Is There a Difference Between Coaching and Training?

Today I had a very interesting and unique opportunity. I went through my agile project management training materials with a single individual instead of a class. Was it training, or was it coaching?


The materials are from my ScrumMaster certification course. They are meant to be delivered to a group of 5 to 20 people in a training seminar setting. Many of the exercises are pair or small group exercises, including three very critical exercises. They are built as a presentation deck (in OpenOffice.org). So of course, I normally use a projector as I’m conducting the course.

Today however, due to low enrollments in a course I had originally scheduled for today and tomorrow, I made alternative arrangements with the few registered participants. One of those participants has accepted a one-on-one training engagement in lieu of the classroom environment.

When I arrived at the office to deliver this course, and after this individual and I did brief introductions, I made a very substantial disclaimer:

1. I’ve never delivered these materials to just a single individual so I don’t know how well they will work
2. Much of the benefit of the course comes from the exercises and most of them we will not be able to do without more people
3. One possible advantage will be an ability to go in-depth on questions specific to this person’s concerns

As it turns out, I needn’t have been too worried. The course has been delivered numerous times and refined over the past eight months to the point where it is quite effective. There are very few typos or other errors in the materials. The content is very focused to the target audience: potential agile project managers/ScrumMasters/process facilitators. So, much to my surprise, the course went along with it’s normal very good timing. Of course, we spent a little less time on the exercises (although we still reviewed them), and we spent more time than normal on open discussion. But at the end of the day, I was exactly at the end of the first day’s materials.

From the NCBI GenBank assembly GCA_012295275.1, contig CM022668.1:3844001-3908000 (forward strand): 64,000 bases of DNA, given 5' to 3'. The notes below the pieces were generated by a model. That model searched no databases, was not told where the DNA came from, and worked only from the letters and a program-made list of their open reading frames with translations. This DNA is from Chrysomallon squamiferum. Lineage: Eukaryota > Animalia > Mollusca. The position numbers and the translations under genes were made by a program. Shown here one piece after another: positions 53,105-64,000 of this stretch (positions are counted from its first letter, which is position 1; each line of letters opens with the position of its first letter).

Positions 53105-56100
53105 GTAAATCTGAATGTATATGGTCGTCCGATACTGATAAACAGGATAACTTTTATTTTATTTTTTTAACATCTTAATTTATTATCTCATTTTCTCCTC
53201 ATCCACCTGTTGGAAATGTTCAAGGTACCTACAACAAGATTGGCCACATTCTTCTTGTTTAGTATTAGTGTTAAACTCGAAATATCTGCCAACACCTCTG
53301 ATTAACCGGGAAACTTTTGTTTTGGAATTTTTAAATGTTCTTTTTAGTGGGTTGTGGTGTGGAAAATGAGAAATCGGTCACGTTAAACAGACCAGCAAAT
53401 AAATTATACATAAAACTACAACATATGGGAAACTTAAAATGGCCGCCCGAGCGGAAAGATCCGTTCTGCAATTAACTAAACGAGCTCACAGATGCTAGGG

This got me to thinking: what difference is there between coaching and training? My training materials work very well in this one-on-one environment. They are a very compressed way of communicating a great deal of information in a way that ensures good comprehension. In fact, in many ways, the one-on-one format is more effective than a class format since I am able to have a very good feeling for the receptivity, comprehension and needs of my “apprentice”… much more so than I am able in a class setting.

My experience coaching is usually a combination of team coaching and one-on-one coaching with a designated “apprentice”. This combination is effective for getting a team going with agile and making sure that early stages of team development go relatively smoothly. However, the majority of my high-impact work with the team is in the initial training and in the few other critical points that occur over the course of 8 to 12 weeks. Much of my coaching time is just being there as a safety net while the team and the process facilitator try out the new practices I’ve introduce to them. As a result, I’ve recently decided that I will avoid full-time coaching engagements. Instead, I prefer an approach that gives the team and the process facilitator much more time on their own.

So again, this starts to look a little like training: I do an initial 3 or 4 days of high intensity training to get a team going then do a bit of facilitation and “spot” training on specific topics as the need arises.

Conclusions? Well, first of all, I really enjoy working one-on-one, and I also really enjoy the classroom type training. Both seem to me to be very effective and that makes me feel good :-) The distinction between the two approaches is now very blurred for me and I feel that I can offer my clients a more nuanced approach along a spectrum that I wasn’t really aware of before. To me that means being more flexible, more agile :-) and hopefully, more valuable.


P.S. I tried to keep the blatant self-promotion to a minimum, but please be aware that some of the links up there are to my business site where I hope you will find something you would like to have me do for you :-)

Try out our Virtual Scrum Coach with the Scrum Team Assessment tool - just $500 for a team to get targeted advice and great how-to information

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